Artist’s Statement

To create meaning, I listen.

Understanding that I am not separate from the world, and that the ways in which I engage with it include cultural privilege and preconceptions, I am drawn to giving voice to unheard stories. My practice is one of constant balancing, to remain true to my own voice, to use it with humility, while attempting to create work that uncovers, discovers and re-members archetypal truths. I do not claim to understand which of my own truths will resonate with others as archetypal ones, but I believe that listening, both to others and to my own inner guides is a strategy that I employ to create meaningful work.

My deeply held beliefs about aesthetics are informed by a study of philosophy. While I am firmly committed to an understanding of aesthetics that acknowledges the subjective nature of reality, the mathematician and mystic parts of me continue to be fascinated with structures such as Phi (the Golden Mean), the Trinity and Pentalpha, fractal patterns and L-Systems.

The form, medium and genre of my art holds particular relevance to my work and my intention. I believe this era to be formative as we evolve technologically. Many activists working for cultural change more in line with earth-centric values have a distant or adversarial relationship to technology. While I respect that vantage point, I believe our choices are to reject technology, to see it as Other and fight against it, or to engage. I choose the latter.

I do so from a belief that the potential it brings us to collectively shift our path is tremendous, and believing that as humans we bring our values to technology. If cultural creatives, artists, activists and revolutionaries all reject technology, then technology itself will be shaped and formed exclusively by people with a mechanistic dualistic world-view. It is my intention to bring earth centric values into technology both by using it to create art and by the subject of the artworks themselves.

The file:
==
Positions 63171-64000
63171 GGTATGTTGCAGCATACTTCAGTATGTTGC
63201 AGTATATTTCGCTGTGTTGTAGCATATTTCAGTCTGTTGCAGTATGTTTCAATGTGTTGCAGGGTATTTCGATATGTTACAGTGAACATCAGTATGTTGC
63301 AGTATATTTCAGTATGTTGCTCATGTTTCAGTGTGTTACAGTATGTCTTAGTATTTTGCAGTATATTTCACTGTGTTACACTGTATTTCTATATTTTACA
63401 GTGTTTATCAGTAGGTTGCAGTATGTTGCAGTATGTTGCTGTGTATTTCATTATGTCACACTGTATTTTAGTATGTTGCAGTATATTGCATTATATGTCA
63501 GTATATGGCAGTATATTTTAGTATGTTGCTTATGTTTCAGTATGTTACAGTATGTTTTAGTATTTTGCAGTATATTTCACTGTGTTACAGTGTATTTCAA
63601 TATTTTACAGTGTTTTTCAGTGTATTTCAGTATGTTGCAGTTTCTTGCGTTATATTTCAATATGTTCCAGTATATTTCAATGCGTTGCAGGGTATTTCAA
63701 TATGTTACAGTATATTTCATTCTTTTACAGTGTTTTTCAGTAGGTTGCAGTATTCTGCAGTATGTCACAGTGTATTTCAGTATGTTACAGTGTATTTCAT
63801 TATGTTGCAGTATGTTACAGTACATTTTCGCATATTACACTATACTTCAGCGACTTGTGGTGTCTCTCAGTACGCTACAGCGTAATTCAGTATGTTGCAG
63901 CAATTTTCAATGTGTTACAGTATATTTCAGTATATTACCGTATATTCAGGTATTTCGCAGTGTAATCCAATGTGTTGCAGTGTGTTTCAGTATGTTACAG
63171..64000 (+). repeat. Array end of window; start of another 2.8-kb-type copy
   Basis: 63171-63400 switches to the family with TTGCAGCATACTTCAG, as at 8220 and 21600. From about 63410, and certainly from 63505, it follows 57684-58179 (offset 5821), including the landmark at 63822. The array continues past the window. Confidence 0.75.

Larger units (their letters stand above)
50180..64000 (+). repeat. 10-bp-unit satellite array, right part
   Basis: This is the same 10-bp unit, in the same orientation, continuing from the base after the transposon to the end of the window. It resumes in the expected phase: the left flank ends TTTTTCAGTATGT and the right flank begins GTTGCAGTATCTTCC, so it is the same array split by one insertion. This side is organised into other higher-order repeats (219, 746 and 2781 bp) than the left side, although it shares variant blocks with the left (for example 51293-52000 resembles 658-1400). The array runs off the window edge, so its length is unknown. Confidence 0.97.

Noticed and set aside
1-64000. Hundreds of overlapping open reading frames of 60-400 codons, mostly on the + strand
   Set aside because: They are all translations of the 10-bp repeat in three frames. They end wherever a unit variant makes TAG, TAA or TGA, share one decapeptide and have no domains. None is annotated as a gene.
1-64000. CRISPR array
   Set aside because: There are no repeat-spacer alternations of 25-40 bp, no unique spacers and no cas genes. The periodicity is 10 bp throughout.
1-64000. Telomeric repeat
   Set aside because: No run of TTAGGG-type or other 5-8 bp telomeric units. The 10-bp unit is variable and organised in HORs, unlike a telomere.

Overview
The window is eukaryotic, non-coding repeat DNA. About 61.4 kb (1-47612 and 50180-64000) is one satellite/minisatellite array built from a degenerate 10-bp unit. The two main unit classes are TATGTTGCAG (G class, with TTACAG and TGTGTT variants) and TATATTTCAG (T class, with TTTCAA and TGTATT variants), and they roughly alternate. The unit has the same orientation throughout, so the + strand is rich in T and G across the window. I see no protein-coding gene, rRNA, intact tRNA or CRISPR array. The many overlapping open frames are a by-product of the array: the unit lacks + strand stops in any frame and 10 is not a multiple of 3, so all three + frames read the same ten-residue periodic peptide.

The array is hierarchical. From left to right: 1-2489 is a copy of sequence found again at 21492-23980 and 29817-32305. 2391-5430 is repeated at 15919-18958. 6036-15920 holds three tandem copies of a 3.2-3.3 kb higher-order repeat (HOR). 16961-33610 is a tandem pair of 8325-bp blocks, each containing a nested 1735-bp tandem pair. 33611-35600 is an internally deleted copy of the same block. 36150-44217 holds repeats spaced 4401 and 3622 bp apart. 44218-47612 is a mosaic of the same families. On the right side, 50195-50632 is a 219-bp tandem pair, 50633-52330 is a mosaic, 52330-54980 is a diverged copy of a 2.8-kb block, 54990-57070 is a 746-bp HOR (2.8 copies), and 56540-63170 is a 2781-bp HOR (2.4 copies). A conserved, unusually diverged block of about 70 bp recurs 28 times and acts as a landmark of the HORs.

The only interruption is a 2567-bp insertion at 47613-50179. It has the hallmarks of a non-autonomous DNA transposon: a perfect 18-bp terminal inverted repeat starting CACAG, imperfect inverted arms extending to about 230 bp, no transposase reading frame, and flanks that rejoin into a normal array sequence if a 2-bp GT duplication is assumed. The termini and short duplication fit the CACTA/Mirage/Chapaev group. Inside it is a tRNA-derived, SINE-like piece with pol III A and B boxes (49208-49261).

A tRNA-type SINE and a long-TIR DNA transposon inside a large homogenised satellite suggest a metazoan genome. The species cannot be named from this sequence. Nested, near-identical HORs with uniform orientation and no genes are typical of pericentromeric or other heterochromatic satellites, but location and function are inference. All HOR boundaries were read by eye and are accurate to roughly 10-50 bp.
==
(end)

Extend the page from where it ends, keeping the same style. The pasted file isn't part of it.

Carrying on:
I am also aware that we risk repeating patterns of the past as we enter into
a technological era, for example class, race and gender divisions and disparities. My commitment to working in technology, to demystify it for and with others, has a practical aspect that calls to me urgently.

I believe it takes courage to be an artist. I understand fearlessness not as the absence of fear, but as the willingness to continue forward on a path with fear as a companion. I believe that fearless exploration as an artist begins with a passion for questioning. In questioning, experimenting, changing, I believe I am working toward a life lived as an artist, rather than one who simply makes art-things.

I believe that art is about truth: finding it, expressing it, questioning it, creating it, changing it. At the deepest level I am an artist to create change in the world, and I
understand that the best (perhaps only) way to create that change is to change ourselves. I believe art is something one is, as well as something one does.

Neolithic, Sumerian and Akkadian, and Greek artworks have deeply influenced my work. Art from these cultures maps a world view in which art and the Sacred are entwined. These depictions of divinity offer us a different perspective on the Sacred.

The study of languages, as both the philosophical field of linguistics and of languages themselves constantly informs my work, most specifically in the learning and application of the languages of technology. Computer code is simply language, and like poetry it can speak truths in concise ways. I use code as a way of exploring the power of language to shape and transform our realities. I continue to be enamored of these youngest languages of ours, exploring our beliefs about time and fate and the nature of randomness in the universe.

I embrace digital tools as a way of questioning what art is and what role art has, as our culture transforms into a technological one. It the fertile ground of intersection that inspires me, the place where ancient and new combine to create meaning